Instead of crosses, it has an aron kodesh [Holy Ark], sifrei Torah
[Torah scrolls] and sifrei kodesh [holy books]. The literature they
put out appears to be Torani [Torah-themed] but is spiked with
Christian teachings. The missionaries themselves conduct what would
appear to be Jewish lives and wear haredi garb – kippahs, beards and
Exactly! Just like the first followers of Yeshua were Jews who
continued to live as Jews, so also these Messianic Jews live today.
And just like the meeting places of these first Jewish disciples were
called synagogues (see Jacob [James] 2:2 in Greek), so Tzemach David
doesn’t look like a church building with crosses. (For the record, it
is a study center; it is does not house a congregation.)
The Greek words ekklesia and synagogue are practically synonyms. On (synagogue) Strong’s Greek #4864
συναγωγή (in origin abstract, a leading [bringing] together, convening an assembly, then concrete, a [religious] meeting), a meeting (assembly), a place of meeting (assembly), particularly of Jews for the reading of scripture and for worship, a synagogue. In certain passages it is doubtful whether the congregation (e.g. John 6:59. 18:20) or the place of meeting (e.g. James 2:2) is particularly intended, but the sense is not seriously affected by the doubt. In the O.T. συναγωγή and ἐκκλησία are practically synonymous, but in ordinary Christian writings the former is rarely used, and seemingly only of communities of Jews or Jewish Christians (e.g. James 2:2, where it is probably the building).
Souter, A. (1917). A Pocket Lexicon to the Greek New Testament (p. 246). Oxford: Clarendon Press.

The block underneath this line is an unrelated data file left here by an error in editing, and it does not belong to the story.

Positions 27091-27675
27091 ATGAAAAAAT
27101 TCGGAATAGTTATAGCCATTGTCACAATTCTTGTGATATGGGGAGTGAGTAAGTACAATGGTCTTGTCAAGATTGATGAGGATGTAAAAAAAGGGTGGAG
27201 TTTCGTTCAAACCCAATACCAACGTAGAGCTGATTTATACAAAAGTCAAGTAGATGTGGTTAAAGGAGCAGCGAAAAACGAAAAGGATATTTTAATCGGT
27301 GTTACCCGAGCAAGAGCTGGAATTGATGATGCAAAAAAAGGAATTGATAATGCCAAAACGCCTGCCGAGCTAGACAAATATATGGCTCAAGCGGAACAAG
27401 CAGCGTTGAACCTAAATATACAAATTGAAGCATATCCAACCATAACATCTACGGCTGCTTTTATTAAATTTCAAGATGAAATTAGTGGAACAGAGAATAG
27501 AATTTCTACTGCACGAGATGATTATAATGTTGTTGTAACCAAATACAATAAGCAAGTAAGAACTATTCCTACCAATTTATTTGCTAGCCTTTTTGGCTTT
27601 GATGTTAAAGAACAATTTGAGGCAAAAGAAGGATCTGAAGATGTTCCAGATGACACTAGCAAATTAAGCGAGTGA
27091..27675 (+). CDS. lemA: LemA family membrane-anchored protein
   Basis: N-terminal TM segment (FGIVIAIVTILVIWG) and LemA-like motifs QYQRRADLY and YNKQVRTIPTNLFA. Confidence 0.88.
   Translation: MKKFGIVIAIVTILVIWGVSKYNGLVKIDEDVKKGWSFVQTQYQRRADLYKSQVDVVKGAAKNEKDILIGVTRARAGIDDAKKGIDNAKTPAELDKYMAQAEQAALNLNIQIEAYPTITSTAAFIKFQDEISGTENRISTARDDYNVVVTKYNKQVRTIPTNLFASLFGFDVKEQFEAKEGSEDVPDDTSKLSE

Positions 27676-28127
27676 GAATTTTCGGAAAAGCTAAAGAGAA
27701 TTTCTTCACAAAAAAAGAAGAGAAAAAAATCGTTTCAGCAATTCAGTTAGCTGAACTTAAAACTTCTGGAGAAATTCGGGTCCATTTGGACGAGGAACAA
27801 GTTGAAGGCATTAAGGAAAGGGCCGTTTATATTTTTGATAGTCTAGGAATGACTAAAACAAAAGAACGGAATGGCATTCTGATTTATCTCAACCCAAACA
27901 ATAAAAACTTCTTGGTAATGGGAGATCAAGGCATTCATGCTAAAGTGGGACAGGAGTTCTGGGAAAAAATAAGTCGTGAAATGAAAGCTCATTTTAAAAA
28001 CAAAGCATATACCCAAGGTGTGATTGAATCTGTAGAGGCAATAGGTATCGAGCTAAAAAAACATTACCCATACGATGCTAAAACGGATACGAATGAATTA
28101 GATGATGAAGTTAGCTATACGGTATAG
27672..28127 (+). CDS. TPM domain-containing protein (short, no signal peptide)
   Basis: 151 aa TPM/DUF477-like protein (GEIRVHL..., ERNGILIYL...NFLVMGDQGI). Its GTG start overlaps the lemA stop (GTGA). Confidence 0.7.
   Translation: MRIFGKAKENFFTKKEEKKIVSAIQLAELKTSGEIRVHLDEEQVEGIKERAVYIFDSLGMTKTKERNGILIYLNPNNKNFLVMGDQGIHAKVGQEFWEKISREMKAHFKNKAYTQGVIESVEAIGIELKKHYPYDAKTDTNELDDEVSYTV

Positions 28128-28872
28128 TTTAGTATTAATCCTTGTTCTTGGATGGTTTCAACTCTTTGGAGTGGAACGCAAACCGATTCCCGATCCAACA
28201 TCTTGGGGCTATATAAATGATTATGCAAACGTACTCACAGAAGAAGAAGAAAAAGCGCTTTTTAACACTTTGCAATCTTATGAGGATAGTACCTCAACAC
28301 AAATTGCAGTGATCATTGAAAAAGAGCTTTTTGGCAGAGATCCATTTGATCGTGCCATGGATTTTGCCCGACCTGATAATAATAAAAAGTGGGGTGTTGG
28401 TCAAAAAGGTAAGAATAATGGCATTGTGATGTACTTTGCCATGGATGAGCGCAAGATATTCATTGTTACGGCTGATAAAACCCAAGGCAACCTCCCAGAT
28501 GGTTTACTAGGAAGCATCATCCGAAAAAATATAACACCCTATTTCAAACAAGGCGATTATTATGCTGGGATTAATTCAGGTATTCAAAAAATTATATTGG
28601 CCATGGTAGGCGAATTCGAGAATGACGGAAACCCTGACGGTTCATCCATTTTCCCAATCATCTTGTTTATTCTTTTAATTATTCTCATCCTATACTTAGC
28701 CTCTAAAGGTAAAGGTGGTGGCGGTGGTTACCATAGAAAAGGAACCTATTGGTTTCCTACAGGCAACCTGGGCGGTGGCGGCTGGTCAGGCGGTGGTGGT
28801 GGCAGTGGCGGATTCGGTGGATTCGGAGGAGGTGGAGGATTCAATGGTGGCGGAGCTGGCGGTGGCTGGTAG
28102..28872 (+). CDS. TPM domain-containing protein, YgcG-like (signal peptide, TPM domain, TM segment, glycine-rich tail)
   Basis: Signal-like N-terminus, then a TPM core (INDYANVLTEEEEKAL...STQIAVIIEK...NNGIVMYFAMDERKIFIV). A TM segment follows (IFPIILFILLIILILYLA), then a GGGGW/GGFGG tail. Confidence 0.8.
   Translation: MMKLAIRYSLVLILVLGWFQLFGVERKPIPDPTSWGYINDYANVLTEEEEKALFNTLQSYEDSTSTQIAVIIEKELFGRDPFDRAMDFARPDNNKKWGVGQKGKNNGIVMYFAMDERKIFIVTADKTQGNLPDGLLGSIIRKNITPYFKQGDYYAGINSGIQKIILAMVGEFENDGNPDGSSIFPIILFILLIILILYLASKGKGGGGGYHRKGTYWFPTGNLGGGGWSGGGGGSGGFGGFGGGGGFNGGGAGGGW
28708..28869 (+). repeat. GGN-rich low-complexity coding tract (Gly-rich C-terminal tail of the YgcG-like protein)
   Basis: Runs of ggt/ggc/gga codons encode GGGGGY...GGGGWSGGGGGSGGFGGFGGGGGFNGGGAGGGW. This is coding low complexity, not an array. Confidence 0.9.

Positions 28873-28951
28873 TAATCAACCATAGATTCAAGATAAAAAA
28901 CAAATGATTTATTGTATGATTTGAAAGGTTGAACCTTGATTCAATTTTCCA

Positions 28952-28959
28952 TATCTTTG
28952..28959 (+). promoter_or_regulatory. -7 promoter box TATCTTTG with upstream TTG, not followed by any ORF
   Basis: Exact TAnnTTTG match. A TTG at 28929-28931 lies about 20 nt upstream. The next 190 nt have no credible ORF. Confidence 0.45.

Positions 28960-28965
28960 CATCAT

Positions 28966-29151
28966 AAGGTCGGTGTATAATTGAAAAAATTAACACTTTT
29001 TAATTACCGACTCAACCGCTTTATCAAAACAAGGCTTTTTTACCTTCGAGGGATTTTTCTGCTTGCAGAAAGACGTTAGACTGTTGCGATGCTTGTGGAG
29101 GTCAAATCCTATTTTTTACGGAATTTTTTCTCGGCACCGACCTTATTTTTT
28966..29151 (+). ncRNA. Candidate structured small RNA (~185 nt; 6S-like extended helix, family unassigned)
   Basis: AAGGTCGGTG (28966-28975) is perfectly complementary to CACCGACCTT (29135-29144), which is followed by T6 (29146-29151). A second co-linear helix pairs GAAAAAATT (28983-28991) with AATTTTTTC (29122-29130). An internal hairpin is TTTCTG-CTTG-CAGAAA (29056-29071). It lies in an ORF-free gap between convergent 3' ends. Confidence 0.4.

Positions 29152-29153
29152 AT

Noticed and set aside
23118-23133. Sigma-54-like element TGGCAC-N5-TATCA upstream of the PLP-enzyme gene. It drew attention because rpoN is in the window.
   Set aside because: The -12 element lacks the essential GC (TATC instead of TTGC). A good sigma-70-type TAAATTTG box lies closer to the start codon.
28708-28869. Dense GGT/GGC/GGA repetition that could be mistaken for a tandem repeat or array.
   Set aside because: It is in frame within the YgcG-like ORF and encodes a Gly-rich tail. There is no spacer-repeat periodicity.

There is a danger of losing the Jewish roots of the faith by interpreting Synagogue as "assembly" and "meeting". The translators never hesitated in writing the "Synagogue of Satan" in Rev 2:9, 3:9 in the polemical context; which shows their bias. We see that there is no difference between the Jews and the Gentiles, both are alike. To quote from Danker lexicon:
ἐϰϰλησία, ας, ἡ [ἐκ, καλέω] —1. ‘a gathering of people meeting for
matters of common interest’, assembly
—a. in Hellenic society, w. ἔννομος, emphasizing stat-utory time for
meeting Ac 19:39. Cp. the non-regulated gathering vs. 32, 40.
—b. in the early Messianic community, of pers. gathering in a meeting
place Ro 16:5; 1 Cor 16:19; Col 4:15; Phlm 2; with focus on
deliberation Mt 18:17; Ac 15:22; 1 Cor 6:4; 14:35; with focus on a
cultic meeting 11:18; 14:4f, 28; 3 J 6. Usage in b is closely
connected with the understanding of Israel as God’s chosen community
and Christ followers/Messianists in legitimate continuity, hence
—2. ‘God’s people as a community’, assembly, congregation
—a. specifically in ref. to OT Israel Ac 7:38; Hb 2:12.
—b. with focus on Messianists in an area but without ref. to one
specific meeting place as in 1b
—α. in general Ac 5:11; 8:3 (here the generic term alongside implied
house congregations); 1 Cor 4:17; Phil 4:15.
—β. of Christ followers in a named locality: Macedonia 2 Cor 8:1;
Thessalonica 1 Th 1:1; and others; the global community of Christ
followers Mt 16:18; 1 Cor 12:28; Eph 1:22 and oft.; Col 1:18, 24; Phil
3:6. ἐ. τοῦ ϑεοῦ God’s assembly/church 1 Cor 10:32 al.; ἐ. τοῦ χριστοῦ
Christ’s assembly/church Ro 16:16. (The gloss ‘church’ is freq. used
to render ἐ., but with the result that connection with usage in the
LXX and connection with Israel is lost.)
συναγωγή, ῆς, ἡ [συνάγω (reduplicated form of ἄγω)] —1. ‘place of
assembly’, in NT specifically of a local Israelite cultic and
community center, which in the early decades of the Messianic movement
would be used also by followers of Jesus: transliterated synagogue Mt
4:23; 10:17; Mk 1:39; Lk 4:15f; 7:5; J 6:59; 18:20; Ac 13:14; 17:17;
—2. ‘synagogal group’,assembly, synagogue Ac 6:9; 9:2. In polemical
context Rv 2:9; 3:9.
—3. ‘synagogal meeting’, meeting: of Judeans Ac 13:43; of
Judeo-Christians Js 2:2.